Though he works in the highly stylized realm of the horror genre, Ari Aster’s acute attention to the fraught dynamics of intimate relationships—evident in his psychologically penetrating new film Midsommar—makes it easy to see how he draws inspiration from the ensemble dramas of British filmmaker Mike Leigh, whose grittier, more naturalistic approach to cinema is otherwise quite different from his own. In this article, edited together from a recent conversation at the Criterion offices, Aster explains why he considers Leigh’s 1999 period epic Tospy-Turvy to be the most lucid expression of the director’s process.
When I first watched Mike Leigh’s Topsy-Turvy on DVD in college, I’d never seen a period piece that felt so generous and so free and so transporting. The film is a portrait of Victorian life, and its entry point is the relationship between librettist William Gilbert (Jim Broadbent) and composer Arthur Sullivan (Alan Corduner), which was on the verge of breaking apart after their operetta Princess Ida was tepidly received. In the aftermath, Gilbert attended a Japanese arts and crafts exhibition with his wife and was inspired to write a Japanese opera. Sullivan liked the idea and agreed to write the music, resulting in the success of The Mikado in 1885. This is the period that Leigh re-creates in Topsy-Turvy, and what becomes apparent in the film is that it’s Leigh’s love letter to the theater. For my money, it’s the greatest film ever made about the collaborative arts, and it’s the most illuminating film Leigh has made about process.
The movie gives you a dictatorial figure in Gilbert and a temperamental composer in Sullivan, but it is just as interested in the choreographer, the costume designers, the actors, the choir members, and the people managing the theater and turning on the lights. The Savoy Theater, which Gilbert and Sullivan ran, was the first in England to have electrical lighting, and peripheral details like this accumulate throughout the film and become objects of fascination that entire scenes revolve around. It truly feels like you’re watching lives being lived, and a specific time being lived through, and this comes from Leigh’s way of mining day-to-day experience. His approach to making period pieces is something absolutely unique to him—he creates these hermetic worlds that feel so authentic. So much is discovered as he goes along that his films are packed to the brim—and not with incident but with texture. Here, as with Mr. Turner, he completely eschews the typical structure of the biopic and builds a gorgeous tapestry of moments.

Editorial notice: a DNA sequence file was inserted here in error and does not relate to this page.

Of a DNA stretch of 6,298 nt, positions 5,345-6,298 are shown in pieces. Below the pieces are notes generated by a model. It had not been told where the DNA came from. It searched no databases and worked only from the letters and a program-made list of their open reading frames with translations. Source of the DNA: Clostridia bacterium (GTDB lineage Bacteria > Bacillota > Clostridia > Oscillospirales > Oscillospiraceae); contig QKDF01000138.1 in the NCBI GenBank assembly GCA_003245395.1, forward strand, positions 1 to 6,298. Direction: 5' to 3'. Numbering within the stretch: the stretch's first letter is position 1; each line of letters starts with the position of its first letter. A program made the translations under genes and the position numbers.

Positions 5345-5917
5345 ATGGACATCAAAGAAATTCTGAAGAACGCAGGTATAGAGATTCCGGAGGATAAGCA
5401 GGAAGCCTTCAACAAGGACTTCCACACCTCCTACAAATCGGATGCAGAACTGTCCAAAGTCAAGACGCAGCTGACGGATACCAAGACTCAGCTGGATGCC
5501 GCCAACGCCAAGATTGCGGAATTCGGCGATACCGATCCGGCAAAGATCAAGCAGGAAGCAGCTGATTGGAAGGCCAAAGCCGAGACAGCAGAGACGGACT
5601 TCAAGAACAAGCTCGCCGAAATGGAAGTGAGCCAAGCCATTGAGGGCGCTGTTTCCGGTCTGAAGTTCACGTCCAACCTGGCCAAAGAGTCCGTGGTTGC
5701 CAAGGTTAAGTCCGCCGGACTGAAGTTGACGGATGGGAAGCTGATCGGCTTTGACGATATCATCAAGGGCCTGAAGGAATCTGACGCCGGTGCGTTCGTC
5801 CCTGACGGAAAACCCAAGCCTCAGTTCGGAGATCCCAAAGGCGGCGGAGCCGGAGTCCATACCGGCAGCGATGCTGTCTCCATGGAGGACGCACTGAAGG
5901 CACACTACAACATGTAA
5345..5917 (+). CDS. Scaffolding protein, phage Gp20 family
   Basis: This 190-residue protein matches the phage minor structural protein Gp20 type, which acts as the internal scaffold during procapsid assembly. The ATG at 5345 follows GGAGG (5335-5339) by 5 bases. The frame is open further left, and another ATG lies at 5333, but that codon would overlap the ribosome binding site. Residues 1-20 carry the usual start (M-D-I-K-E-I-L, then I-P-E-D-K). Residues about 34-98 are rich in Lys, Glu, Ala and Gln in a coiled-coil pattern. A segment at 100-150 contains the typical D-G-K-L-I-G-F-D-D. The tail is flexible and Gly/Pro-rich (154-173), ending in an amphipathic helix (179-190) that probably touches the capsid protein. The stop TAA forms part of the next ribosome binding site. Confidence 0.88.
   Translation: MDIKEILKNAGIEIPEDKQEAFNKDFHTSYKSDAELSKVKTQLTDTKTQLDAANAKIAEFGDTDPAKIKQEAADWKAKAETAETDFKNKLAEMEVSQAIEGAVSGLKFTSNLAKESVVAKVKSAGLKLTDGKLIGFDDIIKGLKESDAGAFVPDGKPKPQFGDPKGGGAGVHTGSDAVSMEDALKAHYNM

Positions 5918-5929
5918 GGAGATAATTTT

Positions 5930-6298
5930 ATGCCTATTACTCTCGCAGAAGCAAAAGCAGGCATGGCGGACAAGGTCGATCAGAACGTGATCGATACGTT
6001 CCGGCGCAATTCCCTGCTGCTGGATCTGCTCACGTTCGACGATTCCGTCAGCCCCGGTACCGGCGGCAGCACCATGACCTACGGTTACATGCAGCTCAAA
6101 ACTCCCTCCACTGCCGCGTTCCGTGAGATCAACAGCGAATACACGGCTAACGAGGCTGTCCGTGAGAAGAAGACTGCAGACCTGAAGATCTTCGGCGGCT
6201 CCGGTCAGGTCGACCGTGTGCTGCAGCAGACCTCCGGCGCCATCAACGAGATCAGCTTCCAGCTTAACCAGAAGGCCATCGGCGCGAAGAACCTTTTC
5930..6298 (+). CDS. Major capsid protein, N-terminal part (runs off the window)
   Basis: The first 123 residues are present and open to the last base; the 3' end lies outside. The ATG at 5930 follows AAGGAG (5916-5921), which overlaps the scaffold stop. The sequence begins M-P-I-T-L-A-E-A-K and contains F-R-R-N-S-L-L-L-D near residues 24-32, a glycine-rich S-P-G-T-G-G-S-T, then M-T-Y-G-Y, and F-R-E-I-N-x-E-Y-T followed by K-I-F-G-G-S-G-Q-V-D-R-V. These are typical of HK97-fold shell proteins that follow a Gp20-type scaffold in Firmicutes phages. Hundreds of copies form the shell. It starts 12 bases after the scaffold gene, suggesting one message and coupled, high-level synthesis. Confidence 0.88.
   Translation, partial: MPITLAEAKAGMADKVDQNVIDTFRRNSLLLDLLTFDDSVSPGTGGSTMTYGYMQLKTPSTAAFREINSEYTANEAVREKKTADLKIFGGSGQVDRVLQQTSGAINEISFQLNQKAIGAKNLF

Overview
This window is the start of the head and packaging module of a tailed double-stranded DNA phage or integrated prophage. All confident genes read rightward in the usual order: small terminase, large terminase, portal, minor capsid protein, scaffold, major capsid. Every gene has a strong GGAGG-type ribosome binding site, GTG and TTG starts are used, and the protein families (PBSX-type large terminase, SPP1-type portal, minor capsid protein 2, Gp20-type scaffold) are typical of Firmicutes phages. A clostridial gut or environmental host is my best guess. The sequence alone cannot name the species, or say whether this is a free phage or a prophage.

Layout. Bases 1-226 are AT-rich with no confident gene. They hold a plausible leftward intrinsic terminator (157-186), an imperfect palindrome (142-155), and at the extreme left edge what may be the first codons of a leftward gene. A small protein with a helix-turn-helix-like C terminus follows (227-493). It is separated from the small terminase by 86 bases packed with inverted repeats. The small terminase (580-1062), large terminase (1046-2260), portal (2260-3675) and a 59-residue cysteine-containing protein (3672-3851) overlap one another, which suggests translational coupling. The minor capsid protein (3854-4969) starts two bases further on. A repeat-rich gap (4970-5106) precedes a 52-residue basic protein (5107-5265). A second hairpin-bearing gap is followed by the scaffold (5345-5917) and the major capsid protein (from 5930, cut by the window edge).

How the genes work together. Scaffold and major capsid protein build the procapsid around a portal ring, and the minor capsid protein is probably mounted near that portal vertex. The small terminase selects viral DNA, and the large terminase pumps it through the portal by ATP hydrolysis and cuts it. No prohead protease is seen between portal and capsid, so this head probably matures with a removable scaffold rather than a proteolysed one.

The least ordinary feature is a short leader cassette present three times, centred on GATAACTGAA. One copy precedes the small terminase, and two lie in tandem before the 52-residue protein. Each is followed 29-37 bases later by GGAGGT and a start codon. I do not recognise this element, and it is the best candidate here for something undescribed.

This rehearsal scene is one of my favorite scenes in any film ever. It’s classic Mike Leigh. It’s very lived-in and treated with an almost stubborn sense of patience, and it’s an extraordinary depiction of a director working with actors. What’s funny is that I have a feeling Leigh would disagree with just about everything Gilbert is doing as a director. But at the same time I also think that Leigh is somebody who appreciates methods that are nothing like his own. I’ve heard him speak with total reverence about Hitchcock, and I can’t think of any two filmmakers who are more different, at least in their attitude toward acting. Leigh does not view actors as cattle; they’re essential collaborators to him.
Blood and Guts in High School
John Fawcett’s 2001 cult classic Ginger Snaps—a highlight of the Criterion Channel’s High School Horror collection—uses the werewolf trope to explore the psychosexual anxieties of female adolescence.
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